Follow-up after psychiatric hospitalization an important component of suicide prevention for at-risk youth

Children and teens who attended a follow-up appointment within 1 week of being discharged from a psychiatric hospital were half as likely to commit suicide over the next 6 months compared with similarly hospitalized youth who did not attend a mental health appointment, a retrospective, longitudinal cohort study found.

In a cohort of 139,694 Medicaid-insured child and adolescent patients, 56.5% of all inpatients received a mental health follow-up visit within 7 days of being discharged from a psychiatric hospital, Cynthia Fontanella, PhD, The Ohio State University Wexner Medical Center, Columbus, Ohio and colleagues reported in JAMA Network Open.

This follow-up visit was associated with a 56% lower risk of suicide at an adjusted relative risk of 0.44 (95% CI, 0.23-0.83; P=0.01) over the next 8 to 180 days, investigators added.

“Timely outpatient follow-up care after psychiatric hospitalization is an established mental health quality indicator and considered an important component of suicide prevention,” Fontanella and colleagues observed.

“These findings support existing quality indicators and highlight the need to improve transitions from inpatient to outpatient mental health care,” they emphasized.

Data from the Medicaid Analytic eXtract Files from 2009 to 2013 was used to carry out the analysis.

Almost one-third of the group at 31.1% were between 10 and 13 years of age while 68.9% were between 14 and 18 years of age.

Depression at 36.4% and bipolar disorder at 33.3% were the most common primary reasons for admission.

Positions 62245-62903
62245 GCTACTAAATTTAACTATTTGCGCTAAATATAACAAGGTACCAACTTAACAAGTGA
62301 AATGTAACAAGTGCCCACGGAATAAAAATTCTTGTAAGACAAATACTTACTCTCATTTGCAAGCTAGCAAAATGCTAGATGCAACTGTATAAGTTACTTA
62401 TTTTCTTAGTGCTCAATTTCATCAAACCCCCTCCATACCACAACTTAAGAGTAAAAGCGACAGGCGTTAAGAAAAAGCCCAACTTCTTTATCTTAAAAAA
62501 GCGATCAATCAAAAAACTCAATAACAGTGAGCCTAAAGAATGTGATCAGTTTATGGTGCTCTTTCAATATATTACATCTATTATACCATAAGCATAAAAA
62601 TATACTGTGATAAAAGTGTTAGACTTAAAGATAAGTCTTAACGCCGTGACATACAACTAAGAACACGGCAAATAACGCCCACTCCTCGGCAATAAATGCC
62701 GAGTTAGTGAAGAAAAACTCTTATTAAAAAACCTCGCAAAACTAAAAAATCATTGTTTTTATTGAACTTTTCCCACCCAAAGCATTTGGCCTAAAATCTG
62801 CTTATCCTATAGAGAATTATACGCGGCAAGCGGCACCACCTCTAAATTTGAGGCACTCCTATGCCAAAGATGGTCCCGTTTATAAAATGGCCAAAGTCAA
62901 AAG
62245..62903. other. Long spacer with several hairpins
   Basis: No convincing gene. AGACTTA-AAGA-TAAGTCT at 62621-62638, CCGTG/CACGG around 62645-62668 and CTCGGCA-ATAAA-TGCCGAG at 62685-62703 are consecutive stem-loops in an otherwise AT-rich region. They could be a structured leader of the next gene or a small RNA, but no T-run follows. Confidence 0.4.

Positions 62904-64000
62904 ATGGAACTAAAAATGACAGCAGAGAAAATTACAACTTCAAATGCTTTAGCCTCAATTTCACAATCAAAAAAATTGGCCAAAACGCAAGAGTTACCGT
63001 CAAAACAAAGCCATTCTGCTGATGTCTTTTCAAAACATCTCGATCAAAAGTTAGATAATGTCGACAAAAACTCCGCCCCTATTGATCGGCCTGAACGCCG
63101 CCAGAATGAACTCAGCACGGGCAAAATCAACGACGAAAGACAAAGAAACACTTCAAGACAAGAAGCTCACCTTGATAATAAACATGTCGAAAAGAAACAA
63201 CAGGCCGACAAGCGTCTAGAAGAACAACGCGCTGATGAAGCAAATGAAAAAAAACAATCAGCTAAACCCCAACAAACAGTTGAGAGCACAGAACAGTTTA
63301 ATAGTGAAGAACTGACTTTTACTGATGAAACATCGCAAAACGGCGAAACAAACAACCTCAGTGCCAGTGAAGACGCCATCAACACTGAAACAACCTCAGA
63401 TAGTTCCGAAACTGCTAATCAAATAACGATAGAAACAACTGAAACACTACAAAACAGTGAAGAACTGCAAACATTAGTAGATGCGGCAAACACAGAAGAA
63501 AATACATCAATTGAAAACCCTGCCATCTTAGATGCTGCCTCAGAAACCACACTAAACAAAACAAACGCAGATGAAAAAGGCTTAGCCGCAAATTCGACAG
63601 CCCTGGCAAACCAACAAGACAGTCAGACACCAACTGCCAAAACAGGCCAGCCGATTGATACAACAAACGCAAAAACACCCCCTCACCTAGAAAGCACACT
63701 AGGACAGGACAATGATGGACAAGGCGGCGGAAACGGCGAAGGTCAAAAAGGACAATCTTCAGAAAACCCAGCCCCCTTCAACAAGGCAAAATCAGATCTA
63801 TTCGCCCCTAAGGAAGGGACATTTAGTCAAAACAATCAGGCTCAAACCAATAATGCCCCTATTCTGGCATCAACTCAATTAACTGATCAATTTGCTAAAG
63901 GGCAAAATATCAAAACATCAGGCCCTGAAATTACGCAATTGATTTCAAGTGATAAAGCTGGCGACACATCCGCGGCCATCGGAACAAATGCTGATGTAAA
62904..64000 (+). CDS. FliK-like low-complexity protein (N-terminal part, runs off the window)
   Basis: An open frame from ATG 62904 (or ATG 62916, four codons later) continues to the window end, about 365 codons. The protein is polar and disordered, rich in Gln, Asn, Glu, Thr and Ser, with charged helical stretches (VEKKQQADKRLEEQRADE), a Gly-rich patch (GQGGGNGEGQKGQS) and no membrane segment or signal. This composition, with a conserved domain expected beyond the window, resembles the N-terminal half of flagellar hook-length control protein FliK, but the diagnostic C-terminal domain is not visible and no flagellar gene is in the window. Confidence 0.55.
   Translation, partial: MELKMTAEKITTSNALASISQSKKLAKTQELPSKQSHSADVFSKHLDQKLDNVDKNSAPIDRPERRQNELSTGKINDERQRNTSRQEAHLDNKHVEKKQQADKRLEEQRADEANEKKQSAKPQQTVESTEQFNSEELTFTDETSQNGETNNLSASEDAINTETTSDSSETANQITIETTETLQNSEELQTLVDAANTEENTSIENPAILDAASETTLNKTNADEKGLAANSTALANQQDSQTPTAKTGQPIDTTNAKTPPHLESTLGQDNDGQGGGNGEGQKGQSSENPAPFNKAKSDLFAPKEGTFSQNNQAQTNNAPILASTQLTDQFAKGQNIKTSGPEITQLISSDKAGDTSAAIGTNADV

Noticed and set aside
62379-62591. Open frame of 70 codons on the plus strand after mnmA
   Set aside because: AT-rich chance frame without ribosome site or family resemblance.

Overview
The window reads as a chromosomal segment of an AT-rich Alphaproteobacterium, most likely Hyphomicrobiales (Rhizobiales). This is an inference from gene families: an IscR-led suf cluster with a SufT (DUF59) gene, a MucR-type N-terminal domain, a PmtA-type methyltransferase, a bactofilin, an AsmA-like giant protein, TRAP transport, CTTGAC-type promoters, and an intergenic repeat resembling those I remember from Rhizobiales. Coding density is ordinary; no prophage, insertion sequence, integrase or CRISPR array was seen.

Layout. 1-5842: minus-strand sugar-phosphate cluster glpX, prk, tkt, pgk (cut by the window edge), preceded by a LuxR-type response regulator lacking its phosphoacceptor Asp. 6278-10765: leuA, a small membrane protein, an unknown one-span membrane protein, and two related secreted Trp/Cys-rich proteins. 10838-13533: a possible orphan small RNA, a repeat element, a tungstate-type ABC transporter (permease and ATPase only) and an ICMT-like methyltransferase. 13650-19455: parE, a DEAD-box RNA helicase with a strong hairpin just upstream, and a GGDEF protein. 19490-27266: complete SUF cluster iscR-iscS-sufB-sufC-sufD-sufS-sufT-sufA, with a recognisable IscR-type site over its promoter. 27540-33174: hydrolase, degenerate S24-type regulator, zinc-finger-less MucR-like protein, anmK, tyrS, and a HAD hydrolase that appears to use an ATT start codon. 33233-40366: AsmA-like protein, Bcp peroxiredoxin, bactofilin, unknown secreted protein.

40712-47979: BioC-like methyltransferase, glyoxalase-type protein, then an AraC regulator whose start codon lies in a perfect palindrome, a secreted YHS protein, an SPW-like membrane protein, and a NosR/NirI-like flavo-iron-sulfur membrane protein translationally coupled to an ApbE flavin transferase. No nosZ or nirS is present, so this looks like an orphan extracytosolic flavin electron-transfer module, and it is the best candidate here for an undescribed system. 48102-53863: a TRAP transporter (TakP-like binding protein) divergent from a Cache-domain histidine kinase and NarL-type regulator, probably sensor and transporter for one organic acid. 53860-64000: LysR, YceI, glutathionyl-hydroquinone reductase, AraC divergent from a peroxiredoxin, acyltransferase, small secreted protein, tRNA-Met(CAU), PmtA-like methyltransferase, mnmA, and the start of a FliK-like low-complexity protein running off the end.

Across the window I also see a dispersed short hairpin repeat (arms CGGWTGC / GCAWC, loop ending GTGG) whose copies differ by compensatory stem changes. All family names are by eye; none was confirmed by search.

Compared with younger children, older children were 18% less likely to receive a follow-up visit within 7 days of discharge at an adjusted odds ratio (AOR) of 0.82 (95% CI, 0.80-0.84) as were Black, Hispanic and other racial and ethnic groups compared with white patients at the same AOR of 0.82 (95% CI, 0.79-0.84).

Patients who were enrolled in managed care were also 12% less likely to receive a follow-up visit within 7 days of discharge compared to patients in a fee-for-service plan at an AOR of 0.88 (95% CI, 0.87-0.91).

In contrast, youth enrolled in Medicaid due to being in foster care were 32% more likely to receive follow-up care following discharge compared to youth enrolled in Medicaid because of poverty at an AOR of 1.32 (95% CI, 1.28-1.37).

Longer length of hospital stay was also associated with an increased likelihood that patients would receive follow-up care within 7 days of discharge:

  • Hospital stay 4 to 5 days: AOR 1.20 (95% CI, 1.17-1.24).
  • Hospital stay 6 to 7 days: AOR: 1.47 (95% CI, 1.43-1.52).
  • Hospital stay 8 to 12 days: AOR: 1.75 (95% CI, 1.69-1.81).
  • Hospital stay 13 to 30 days: AOR: 1.71 (95% CI, 1.63-1.78).

On the other hand, compared to patients whose primary diagnosis was depression, “youths with a substance use disorder diagnosis had [a] 65% lower odds of receiving mental health treatment within 7 days,” the authors pointed out, at an AOR of 0.35 (95% CI, 0.33-0.37).

Similarly, patients with mental health diagnosis other than depression were 46% less likely to have a mental health visit within 7 days of discharge at an AOR of 0.54 (95% CI, 0.51-0.58).

Youth with a history of self-harm were also 18% less likely to receive follow-up care within 7 days of discharge at an AOR of 0.82 (95% CI, 0.74-0.90) as were those with chronic medical conditions whose chances of receiving follow-up care within 7 days were 23% lower than those without a chronic medical condition at an AOR of 0.77 (95% CI, 0.74-0.81).

In contrast, use of a mental health service in the 6 months prior to being hospitalized, as well as an emergency room or an outpatient visit were all associated with an increased likelihood of patients receiving a follow-up visit within 7 days of being discharged.